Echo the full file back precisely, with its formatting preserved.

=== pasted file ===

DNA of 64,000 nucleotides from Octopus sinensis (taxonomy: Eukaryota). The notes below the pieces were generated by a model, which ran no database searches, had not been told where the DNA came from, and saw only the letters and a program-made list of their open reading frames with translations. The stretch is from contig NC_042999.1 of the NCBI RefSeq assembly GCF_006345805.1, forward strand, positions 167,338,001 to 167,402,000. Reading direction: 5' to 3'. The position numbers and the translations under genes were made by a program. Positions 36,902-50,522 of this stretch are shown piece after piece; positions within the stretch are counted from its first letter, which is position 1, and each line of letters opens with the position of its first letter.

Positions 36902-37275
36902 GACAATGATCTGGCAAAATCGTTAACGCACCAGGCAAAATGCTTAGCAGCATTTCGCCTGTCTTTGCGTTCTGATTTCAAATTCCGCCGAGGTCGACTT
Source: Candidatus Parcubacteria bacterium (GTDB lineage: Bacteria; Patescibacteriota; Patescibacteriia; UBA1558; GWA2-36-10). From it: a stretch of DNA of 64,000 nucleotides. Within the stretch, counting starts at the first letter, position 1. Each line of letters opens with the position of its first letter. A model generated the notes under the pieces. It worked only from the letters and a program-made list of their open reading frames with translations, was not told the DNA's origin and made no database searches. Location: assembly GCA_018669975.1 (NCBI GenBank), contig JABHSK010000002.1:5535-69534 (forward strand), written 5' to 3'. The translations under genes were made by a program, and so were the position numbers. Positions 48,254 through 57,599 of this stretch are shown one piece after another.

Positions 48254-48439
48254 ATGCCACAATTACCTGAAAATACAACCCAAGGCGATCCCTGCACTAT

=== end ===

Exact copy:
DNA of 64,000 nucleotides from Octopus sinensis (taxonomy: Eukaryota). The notes below the pieces were generated by a model, which ran no database searches, had not been told where the DNA came from, and saw only the letters and a program-made list of their open reading frames with translations. The stretch is from contig NC_042999.1 of the NCBI RefSeq assembly GCF_006345805.1, forward strand, positions 167,338,001 to 167,402,000. Reading direction: 5' to 3'. The position numbers and the translations under genes were made by a program. Positions 36,902-50,522 of this stretch are shown piece after piece; positions within the stretch are counted from its first letter, which is position 1, and each line of letters opens with the position of its first letter.

Positions 36902-37275
36902 GACAATGATCTGGCAAAATCGTTAACGCACCAGGCAAAATGCTTAGCAGCATTTCGCCTGTCTTTGCGTTCTGATTTCAAATTCCGCCGAGGTCGACTT
Source: Candidatus Parcubacteria bacterium (GTDB lineage: Bacteria; Patescibacteriota; Patescibacteriia; UBA1558; GWA2-36-10). From it: a stretch of DNA of 64,000 nucleotides. Within the stretch, counting starts at the first letter, position 1. Each line of letters opens with the position of its first letter. A model generated the notes under the pieces. It worked only from the letters and a program-made list of their open reading frames with translations, was not told the DNA's origin and made no database searches. Location: assembly GCA_018669975.1 (NCBI GenBank), contig JABHSK010000002.1:5535-69534 (forward strand), written 5' to 3'. The translations under genes were made by a program, and so were the position numbers. Positions 48,254 through 57,599 of this stretch are shown one piece after another.

Positions 48254-48439
48254 ATGCCACAATTACCTGAAAATACAACCCAAGGCGATCCCTGCACTAT